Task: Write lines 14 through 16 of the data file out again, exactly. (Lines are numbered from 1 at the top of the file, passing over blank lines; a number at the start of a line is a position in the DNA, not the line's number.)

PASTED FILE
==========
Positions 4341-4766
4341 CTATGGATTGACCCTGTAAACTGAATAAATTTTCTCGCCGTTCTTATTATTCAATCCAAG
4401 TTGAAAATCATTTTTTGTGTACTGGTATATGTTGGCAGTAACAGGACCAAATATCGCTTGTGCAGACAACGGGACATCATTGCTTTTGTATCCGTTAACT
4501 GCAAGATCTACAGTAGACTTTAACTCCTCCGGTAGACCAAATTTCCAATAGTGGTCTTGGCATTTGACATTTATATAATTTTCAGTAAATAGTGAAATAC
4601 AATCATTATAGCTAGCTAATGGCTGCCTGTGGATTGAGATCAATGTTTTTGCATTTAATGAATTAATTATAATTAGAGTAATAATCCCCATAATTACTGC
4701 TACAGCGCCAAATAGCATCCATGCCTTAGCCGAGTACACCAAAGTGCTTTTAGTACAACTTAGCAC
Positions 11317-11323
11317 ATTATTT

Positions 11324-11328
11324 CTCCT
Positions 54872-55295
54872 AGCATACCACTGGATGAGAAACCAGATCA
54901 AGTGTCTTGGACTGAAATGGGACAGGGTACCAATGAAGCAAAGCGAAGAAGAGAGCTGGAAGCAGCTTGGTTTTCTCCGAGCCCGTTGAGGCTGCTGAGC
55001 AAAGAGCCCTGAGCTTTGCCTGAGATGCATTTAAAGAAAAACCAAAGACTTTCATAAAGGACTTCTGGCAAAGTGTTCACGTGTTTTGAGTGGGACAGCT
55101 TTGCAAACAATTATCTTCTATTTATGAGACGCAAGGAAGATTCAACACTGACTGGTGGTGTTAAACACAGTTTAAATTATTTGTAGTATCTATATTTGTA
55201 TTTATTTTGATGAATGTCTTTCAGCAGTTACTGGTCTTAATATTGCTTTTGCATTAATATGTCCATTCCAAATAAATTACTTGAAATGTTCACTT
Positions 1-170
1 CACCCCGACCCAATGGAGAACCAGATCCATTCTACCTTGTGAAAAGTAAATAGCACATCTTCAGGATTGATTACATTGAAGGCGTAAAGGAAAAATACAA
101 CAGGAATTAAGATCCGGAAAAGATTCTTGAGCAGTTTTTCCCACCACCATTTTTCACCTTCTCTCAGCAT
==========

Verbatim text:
55001 AAAGAGCCCTGAGCTTTGCCTGAGATGCATTTAAAGAAAAACCAAAGACTTTCATAAAGGACTTCTGGCAAAGTGTTCACGTGTTTTGAGTGGGACAGCT
55101 TTGCAAACAATTATCTTCTATTTATGAGACGCAAGGAAGATTCAACACTGACTGGTGGTGTTAAACACAGTTTAAATTATTTGTAGTATCTATATTTGTA
55201 TTTATTTTGATGAATGTCTTTCAGCAGTTACTGGTCTTAATATTGCTTTTGCATTAATATGTCCATTCCAAATAAATTACTTGAAATGTTCACTT